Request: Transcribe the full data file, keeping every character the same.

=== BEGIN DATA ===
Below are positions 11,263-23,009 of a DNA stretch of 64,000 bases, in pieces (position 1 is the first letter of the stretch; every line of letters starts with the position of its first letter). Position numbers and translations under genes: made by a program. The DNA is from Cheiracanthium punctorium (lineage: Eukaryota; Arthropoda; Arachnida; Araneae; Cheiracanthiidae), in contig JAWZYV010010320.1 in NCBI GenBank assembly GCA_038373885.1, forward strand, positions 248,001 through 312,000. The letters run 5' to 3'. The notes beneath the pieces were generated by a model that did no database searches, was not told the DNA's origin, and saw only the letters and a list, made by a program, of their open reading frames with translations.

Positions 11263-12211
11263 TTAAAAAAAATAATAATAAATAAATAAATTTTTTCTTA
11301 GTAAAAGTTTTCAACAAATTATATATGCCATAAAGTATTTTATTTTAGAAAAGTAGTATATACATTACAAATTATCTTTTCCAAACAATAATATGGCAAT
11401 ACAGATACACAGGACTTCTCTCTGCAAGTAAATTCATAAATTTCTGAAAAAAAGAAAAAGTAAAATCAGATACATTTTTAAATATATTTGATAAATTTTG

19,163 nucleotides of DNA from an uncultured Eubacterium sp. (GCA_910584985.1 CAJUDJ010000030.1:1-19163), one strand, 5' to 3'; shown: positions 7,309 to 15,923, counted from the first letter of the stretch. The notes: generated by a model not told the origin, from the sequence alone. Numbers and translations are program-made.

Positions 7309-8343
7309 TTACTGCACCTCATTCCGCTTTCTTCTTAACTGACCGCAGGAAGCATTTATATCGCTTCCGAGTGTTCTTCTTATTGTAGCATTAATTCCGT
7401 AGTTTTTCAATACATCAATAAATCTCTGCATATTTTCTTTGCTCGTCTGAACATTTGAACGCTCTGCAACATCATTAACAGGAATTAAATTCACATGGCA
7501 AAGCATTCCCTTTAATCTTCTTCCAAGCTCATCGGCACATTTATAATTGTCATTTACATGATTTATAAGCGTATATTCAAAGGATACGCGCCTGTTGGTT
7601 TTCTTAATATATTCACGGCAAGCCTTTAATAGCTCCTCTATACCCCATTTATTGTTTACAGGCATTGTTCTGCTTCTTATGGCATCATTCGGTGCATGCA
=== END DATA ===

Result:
Below are positions 11,263-23,009 of a DNA stretch of 64,000 bases, in pieces (position 1 is the first letter of the stretch; every line of letters starts with the position of its first letter). Position numbers and translations under genes: made by a program. The DNA is from Cheiracanthium punctorium (lineage: Eukaryota; Arthropoda; Arachnida; Araneae; Cheiracanthiidae), in contig JAWZYV010010320.1 in NCBI GenBank assembly GCA_038373885.1, forward strand, positions 248,001 through 312,000. The letters run 5' to 3'. The notes beneath the pieces were generated by a model that did no database searches, was not told the DNA's origin, and saw only the letters and a list, made by a program, of their open reading frames with translations.

Positions 11263-12211
11263 TTAAAAAAAATAATAATAAATAAATAAATTTTTTCTTA
11301 GTAAAAGTTTTCAACAAATTATATATGCCATAAAGTATTTTATTTTAGAAAAGTAGTATATACATTACAAATTATCTTTTCCAAACAATAATATGGCAAT
11401 ACAGATACACAGGACTTCTCTCTGCAAGTAAATTCATAAATTTCTGAAAAAAAGAAAAAGTAAAATCAGATACATTTTTAAATATATTTGATAAATTTTG

19,163 nucleotides of DNA from an uncultured Eubacterium sp. (GCA_910584985.1 CAJUDJ010000030.1:1-19163), one strand, 5' to 3'; shown: positions 7,309 to 15,923, counted from the first letter of the stretch. The notes: generated by a model not told the origin, from the sequence alone. Numbers and translations are program-made.

Positions 7309-8343
7309 TTACTGCACCTCATTCCGCTTTCTTCTTAACTGACCGCAGGAAGCATTTATATCGCTTCCGAGTGTTCTTCTTATTGTAGCATTAATTCCGT
7401 AGTTTTTCAATACATCAATAAATCTCTGCATATTTTCTTTGCTCGTCTGAACATTTGAACGCTCTGCAACATCATTAACAGGAATTAAATTCACATGGCA
7501 AAGCATTCCCTTTAATCTTCTTCCAAGCTCATCGGCACATTTATAATTGTCATTTACATGATTTATAAGCGTATATTCAAAGGATACGCGCCTGTTGGTT
7601 TTCTTAATATATTCACGGCAAGCCTTTAATAGCTCCTCTATACCCCATTTATTGTTTACAGGCATTGTTCTGCTTCTTATGGCATCATTCGGTGCATGCA